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Genetic Engineering with Algae Boosts Crop Photosynthesis

Researchers with tobacco plants

Researchers with tobacco plants engineered to boost their photosynthesis (Australian National University)

4 September 2018. Researchers developed a genetic engineering technique adding algae genes to some staple crops for capturing more carbon dioxide during photosynthesis and improving their yields. A team from Australian National University in Canberra describes this process in yesterday’s issue of the journal Nature Communications.

A project in the lab of molecular biologist Dean Price and led by postdoctoral researcher Ben Long, is seeking to improve the way plant crops process carbon dioxide, to improve the efficiency of their photosynthesis in staple crops like wheat grown worldwide and cassava farmed in many developing regions. Improving the photosynthesis process — conversion of sunlight, water, and carbon dioxide to sugar — is a prime objective for boosting crop yields, and the focus of the Realizing Increased Photosynthetic Efficiency, or RIPE consortium, an international research group funding the study, and supported by the Bill and Melinda Gates Foundation, among other agencies and organizations.

An obstacle to increasing photosynthesis output in crops is a key catalytic enzyme known as ribulose-1,5-bisphosphate carboxylase/oxygenase or Rubisco that absorbs and converts carbon dioxide in the air to sugar. But that process is slow and prone to errors, since Rubisco cannot always discriminate between oxygen and carbon dioxide. The team’s solution is to genetically engineer plants with components of blue-green algae, also called cyanobacteria, that conduct photosynthesis much more efficiently.

Those key components of blue-green algae are carboxysomes that the researchers are adding to the photosynthesis engines of crop plants. “We are trying to insert a turbo-charged carbon-capturing engine into plants,” says Long in a university statement, “by mimicking a solution that cyanobacteria — the ancestors of modern plant chloroplasts, the green compartments where plants make their own food — found millions of years ago.” Long adds that, “inserting a carboxysome into a plant had been in the realm of science fiction and it has taken us more than five years to get to this point.”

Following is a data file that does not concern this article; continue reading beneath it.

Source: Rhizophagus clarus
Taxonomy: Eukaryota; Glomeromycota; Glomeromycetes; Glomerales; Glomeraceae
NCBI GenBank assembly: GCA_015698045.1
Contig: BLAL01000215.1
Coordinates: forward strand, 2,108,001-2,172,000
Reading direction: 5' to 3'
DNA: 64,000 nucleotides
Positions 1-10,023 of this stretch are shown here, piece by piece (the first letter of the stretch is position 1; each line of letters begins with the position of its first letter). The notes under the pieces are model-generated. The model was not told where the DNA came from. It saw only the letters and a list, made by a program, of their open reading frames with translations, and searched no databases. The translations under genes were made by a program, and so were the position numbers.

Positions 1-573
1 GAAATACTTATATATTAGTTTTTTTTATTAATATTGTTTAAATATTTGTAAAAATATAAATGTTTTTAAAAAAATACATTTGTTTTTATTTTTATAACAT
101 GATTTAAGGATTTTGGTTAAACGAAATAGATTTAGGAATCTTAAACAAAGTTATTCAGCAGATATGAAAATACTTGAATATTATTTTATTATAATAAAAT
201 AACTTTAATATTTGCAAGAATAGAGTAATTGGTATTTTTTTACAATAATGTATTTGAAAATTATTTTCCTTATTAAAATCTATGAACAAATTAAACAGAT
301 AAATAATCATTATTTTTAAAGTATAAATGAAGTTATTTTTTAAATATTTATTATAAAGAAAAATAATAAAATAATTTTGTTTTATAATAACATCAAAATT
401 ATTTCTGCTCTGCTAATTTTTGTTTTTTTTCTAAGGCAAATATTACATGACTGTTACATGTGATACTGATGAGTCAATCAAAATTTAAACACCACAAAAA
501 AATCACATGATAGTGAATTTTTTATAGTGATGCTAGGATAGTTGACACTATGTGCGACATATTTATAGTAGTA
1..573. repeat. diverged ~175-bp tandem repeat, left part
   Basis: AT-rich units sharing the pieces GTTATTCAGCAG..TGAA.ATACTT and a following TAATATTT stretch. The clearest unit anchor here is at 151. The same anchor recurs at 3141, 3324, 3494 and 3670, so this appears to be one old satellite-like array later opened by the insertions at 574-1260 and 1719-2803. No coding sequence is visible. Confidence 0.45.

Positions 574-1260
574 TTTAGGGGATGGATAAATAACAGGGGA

Carboxysomes also use Rubisco, but in blue-green algae carboxysomes work much faster. “Unlike crop plants,” notes Long, “cyanobacteria use what’s called a ‘CO2 concentrating mechanism’ to deliver large amounts of the gas into their carboxysomes, where their Rubisco is encapsulated.” As a result, say the researchers, these algae can capture carbon dioxide and produce sugar at 3 times the rate of normal crop plants.

The team tested their hypothesis with lab-grown tobacco plants, a well-researched species used as a model organism in many labs. The genetic engineering transferred a minimal gene set into the tobacco plant genomes that measurements show enable the plants to produce carboxysomes that conduct CO2 processing and photosynthesis more efficiently, and increase plant yields up to 60 percent.

Their work with tobacco plants provides a proof-of-concept step, but the researchers say the findings indicate future commercialized engineering of more efficiently grown staple crops is feasible. Long and Price tell more about the project in the following video.

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